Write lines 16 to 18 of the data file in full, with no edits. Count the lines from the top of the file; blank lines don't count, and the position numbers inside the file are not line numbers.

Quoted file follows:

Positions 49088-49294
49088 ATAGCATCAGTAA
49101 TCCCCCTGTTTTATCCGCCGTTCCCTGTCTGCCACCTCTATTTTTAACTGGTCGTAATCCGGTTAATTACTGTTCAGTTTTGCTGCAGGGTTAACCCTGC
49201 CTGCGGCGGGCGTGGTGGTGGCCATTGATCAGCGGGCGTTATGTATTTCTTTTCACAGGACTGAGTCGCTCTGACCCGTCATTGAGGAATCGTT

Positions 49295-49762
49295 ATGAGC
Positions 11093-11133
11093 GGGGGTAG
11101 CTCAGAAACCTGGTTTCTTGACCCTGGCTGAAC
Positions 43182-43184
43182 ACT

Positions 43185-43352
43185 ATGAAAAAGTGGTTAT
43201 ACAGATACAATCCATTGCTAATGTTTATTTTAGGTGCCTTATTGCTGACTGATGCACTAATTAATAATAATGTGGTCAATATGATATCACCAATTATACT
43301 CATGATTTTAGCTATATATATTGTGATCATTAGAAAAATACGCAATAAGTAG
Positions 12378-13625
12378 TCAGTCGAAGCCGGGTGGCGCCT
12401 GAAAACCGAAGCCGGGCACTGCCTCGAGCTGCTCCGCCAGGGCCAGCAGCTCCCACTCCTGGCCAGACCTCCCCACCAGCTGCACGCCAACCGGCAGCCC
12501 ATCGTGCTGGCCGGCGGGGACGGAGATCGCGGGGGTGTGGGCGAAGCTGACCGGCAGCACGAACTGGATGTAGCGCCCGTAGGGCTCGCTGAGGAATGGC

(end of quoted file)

Positions 12378-13625
12378 TCAGTCGAAGCCGGGTGGCGCCT
12401 GAAAACCGAAGCCGGGCACTGCCTCGAGCTGCTCCGCCAGGGCCAGCAGCTCCCACTCCTGGCCAGACCTCCCCACCAGCTGCACGCCAACCGGCAGCCC